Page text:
On September 13, the Coalition for the Diversity of Cultural Expressions (CDCE) held a debate on culture. The candidates of the 5 main parties explained their plans for the economic revival of the cultural sector. Firm commitments were made in favour of a major revision of the Copyright Act.
From the outset, during the discussion on copyright, the host Catherine Pellerin quoted the open letter published by Copibec and its member associations that same day: "If Canadian copyright laws were a cheese, it would be a Gruyère cheese. With big, big holes."
The book community has never had such a frank unanimity on this issue since 2012. Everyone agrees that educational institutions should pay authors and editors for the extensive use of their work.
Did you miss the debate on culture? Watch it online!
The recommendations of the 2019 Shifting Paradigms report released by the Standing Committee on Canadian Heritage were brought to the debate by Green candidate Mathieu Goyette. Among the recommendations: framing the application of the so-called fair use exceptions in the Copyright Act and encouraging negotiations through collective management societies.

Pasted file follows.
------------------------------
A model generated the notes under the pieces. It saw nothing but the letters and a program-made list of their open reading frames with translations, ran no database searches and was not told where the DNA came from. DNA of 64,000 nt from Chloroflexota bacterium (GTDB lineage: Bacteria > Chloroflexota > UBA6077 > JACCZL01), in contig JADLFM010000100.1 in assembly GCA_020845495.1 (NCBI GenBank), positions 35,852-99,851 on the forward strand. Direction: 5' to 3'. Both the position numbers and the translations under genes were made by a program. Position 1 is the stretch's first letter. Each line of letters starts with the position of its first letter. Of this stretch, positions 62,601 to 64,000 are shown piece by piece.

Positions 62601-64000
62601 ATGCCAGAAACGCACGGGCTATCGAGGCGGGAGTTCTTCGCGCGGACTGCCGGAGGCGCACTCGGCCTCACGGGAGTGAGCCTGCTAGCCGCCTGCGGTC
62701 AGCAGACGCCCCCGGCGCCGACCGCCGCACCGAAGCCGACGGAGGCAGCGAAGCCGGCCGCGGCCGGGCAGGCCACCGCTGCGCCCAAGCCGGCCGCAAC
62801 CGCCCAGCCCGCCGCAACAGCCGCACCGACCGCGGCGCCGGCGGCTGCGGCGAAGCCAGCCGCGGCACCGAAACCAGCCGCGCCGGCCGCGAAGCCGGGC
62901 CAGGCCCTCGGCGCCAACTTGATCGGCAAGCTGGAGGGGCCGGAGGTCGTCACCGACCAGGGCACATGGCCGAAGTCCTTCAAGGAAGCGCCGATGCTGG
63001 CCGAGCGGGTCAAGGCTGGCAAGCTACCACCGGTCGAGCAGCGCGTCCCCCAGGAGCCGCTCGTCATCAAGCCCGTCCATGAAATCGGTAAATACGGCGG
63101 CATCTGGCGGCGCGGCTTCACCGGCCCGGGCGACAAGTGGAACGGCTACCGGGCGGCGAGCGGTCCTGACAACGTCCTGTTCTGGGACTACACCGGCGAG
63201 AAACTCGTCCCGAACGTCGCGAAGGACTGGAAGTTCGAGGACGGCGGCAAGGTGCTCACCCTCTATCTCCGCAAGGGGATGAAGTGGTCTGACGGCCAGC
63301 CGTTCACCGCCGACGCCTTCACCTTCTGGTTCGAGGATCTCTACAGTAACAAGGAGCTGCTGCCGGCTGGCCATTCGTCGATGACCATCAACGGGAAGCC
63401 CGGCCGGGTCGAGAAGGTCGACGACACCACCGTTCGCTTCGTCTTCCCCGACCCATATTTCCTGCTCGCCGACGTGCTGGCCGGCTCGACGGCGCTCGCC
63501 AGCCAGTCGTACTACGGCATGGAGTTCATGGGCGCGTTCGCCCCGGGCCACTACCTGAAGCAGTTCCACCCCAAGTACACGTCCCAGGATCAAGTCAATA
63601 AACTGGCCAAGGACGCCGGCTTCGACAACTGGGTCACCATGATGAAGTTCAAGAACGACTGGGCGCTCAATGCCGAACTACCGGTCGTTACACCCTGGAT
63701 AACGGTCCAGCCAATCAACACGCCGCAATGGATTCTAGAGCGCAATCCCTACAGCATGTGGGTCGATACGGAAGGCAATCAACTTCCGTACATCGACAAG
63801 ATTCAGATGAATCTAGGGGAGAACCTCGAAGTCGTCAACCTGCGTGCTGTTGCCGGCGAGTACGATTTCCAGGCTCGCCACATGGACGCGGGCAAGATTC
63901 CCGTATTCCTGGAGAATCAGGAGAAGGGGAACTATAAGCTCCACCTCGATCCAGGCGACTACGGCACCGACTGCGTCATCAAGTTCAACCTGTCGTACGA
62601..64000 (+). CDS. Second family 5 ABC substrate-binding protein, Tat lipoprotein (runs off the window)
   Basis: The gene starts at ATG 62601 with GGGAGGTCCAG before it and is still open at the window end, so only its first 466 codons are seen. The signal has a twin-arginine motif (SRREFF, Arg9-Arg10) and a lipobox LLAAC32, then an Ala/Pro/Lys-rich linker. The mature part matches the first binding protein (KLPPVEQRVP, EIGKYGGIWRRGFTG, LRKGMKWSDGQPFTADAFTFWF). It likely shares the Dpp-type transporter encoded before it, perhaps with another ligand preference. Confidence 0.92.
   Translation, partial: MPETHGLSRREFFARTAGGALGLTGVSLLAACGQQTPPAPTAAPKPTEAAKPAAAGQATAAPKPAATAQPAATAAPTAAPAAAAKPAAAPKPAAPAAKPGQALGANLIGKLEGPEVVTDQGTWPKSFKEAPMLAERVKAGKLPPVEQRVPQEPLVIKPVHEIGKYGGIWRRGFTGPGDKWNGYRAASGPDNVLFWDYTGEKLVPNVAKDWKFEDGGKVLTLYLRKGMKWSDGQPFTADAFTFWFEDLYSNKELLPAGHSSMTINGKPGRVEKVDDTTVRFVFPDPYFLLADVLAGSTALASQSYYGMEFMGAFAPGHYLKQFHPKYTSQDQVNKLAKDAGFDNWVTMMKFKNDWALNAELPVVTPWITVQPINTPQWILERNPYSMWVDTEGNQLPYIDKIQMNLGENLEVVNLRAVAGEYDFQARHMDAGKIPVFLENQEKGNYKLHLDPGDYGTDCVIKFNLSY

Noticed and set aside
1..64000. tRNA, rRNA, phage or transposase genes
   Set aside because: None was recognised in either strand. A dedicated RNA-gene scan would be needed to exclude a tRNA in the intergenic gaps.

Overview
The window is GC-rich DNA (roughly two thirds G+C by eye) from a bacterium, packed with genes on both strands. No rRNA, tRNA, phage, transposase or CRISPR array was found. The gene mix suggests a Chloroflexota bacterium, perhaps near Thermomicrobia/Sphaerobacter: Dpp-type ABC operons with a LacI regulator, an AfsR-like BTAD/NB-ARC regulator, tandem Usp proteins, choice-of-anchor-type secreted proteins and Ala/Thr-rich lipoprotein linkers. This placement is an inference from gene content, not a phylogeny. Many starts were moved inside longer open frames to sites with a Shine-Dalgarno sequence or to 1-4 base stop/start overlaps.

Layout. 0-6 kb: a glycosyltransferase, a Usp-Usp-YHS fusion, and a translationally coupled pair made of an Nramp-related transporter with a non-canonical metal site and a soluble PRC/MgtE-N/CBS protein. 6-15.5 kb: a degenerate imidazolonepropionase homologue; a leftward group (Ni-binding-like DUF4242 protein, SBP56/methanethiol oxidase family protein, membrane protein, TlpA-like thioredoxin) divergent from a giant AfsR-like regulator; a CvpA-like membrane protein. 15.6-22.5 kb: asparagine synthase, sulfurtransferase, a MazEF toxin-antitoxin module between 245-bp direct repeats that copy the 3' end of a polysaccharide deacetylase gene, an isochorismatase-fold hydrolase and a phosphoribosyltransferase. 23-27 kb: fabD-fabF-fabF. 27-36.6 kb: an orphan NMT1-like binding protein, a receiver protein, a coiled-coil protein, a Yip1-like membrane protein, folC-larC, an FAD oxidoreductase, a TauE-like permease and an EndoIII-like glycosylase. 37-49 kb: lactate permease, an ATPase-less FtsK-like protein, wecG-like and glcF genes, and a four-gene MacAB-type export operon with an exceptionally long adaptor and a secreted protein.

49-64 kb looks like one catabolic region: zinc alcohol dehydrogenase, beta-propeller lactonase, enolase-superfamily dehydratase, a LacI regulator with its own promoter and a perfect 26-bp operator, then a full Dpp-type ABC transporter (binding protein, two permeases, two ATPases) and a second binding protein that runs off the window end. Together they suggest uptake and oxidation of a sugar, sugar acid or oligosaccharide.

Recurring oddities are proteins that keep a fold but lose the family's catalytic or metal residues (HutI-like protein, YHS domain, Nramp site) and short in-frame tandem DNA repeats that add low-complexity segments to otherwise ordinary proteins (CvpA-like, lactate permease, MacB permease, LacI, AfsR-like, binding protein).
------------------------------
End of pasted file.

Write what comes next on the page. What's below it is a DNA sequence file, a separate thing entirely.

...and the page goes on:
Steven Guilbeault, the Liberal candidate and outgoing Minister of Canadian Heritage, agreed: "We are committed to reviewing the Copyright Act in light of the Supreme Court decision [in the Access Copyright/York University case]. " A message echoed by the Bloc and NDP candidates.
Last August, the highest tribunal in the country rendered a decision that was eagerly awaited by the book industry. York University wanted the Court to confirm that the fair dealing exceptions in the Copyright Act allowed the university to make extensive use of copyrighted works without paying the rights holders.
The Supreme Court did not uphold nor overturn the University's claim and referred the matter back to the House of Commons.
Insisting that "all work deserves to be paid", Alexandre Boulerice from the NDP insisted on the importance of clarifying the notion of fair dealing. "That's the problem. The legal route has been tried. It doesn't work. We must take the legislative route."
Following up on the Supreme Court decision, Martin Champoux, a Bloc Québécois MP, reminded that the judges are now passing the responsibility back to Ottawa. "It's been since 2012 that the ball is thrown from one place to another. It is time for politicians to take responsibility."
Th election will be held on September 20. Will the candidates' words be transformed into concrete actions for the cultural and book industry? The power is now at the voters' fingertips.
The parties must now keep their promises. Call on your candidates on social media.